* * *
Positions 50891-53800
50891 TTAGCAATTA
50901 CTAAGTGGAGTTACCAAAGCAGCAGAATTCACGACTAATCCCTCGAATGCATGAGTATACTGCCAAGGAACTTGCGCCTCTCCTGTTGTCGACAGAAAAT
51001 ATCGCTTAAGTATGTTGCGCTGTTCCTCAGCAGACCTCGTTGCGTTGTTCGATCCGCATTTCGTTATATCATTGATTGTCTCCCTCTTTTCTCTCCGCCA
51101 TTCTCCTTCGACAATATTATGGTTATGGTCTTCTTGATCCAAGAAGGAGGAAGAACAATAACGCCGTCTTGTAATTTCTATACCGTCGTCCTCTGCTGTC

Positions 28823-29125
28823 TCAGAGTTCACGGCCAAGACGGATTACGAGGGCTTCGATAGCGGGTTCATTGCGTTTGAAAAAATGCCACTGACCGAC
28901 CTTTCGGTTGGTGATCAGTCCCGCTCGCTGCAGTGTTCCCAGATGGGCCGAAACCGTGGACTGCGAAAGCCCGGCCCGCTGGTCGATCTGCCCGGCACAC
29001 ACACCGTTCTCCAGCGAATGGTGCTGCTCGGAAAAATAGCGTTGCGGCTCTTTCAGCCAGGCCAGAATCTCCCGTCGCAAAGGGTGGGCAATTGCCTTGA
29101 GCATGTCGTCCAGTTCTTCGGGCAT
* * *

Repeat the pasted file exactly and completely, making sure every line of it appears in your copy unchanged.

Positions 50891-53800
50891 TTAGCAATTA
50901 CTAAGTGGAGTTACCAAAGCAGCAGAATTCACGACTAATCCCTCGAATGCATGAGTATACTGCCAAGGAACTTGCGCCTCTCCTGTTGTCGACAGAAAAT
51001 ATCGCTTAAGTATGTTGCGCTGTTCCTCAGCAGACCTCGTTGCGTTGTTCGATCCGCATTTCGTTATATCATTGATTGTCTCCCTCTTTTCTCTCCGCCA
51101 TTCTCCTTCGACAATATTATGGTTATGGTCTTCTTGATCCAAGAAGGAGGAAGAACAATAACGCCGTCTTGTAATTTCTATACCGTCGTCCTCTGCTGTC

Positions 28823-29125
28823 TCAGAGTTCACGGCCAAGACGGATTACGAGGGCTTCGATAGCGGGTTCATTGCGTTTGAAAAAATGCCACTGACCGAC
28901 CTTTCGGTTGGTGATCAGTCCCGCTCGCTGCAGTGTTCCCAGATGGGCCGAAACCGTGGACTGCGAAAGCCCGGCCCGCTGGTCGATCTGCCCGGCACAC
29001 ACACCGTTCTCCAGCGAATGGTGCTGCTCGGAAAAATAGCGTTGCGGCTCTTTCAGCCAGGCCAGAATCTCCCGTCGCAAAGGGTGGGCAATTGCCTTGA
29101 GCATGTCGTCCAGTTCTTCGGGCAT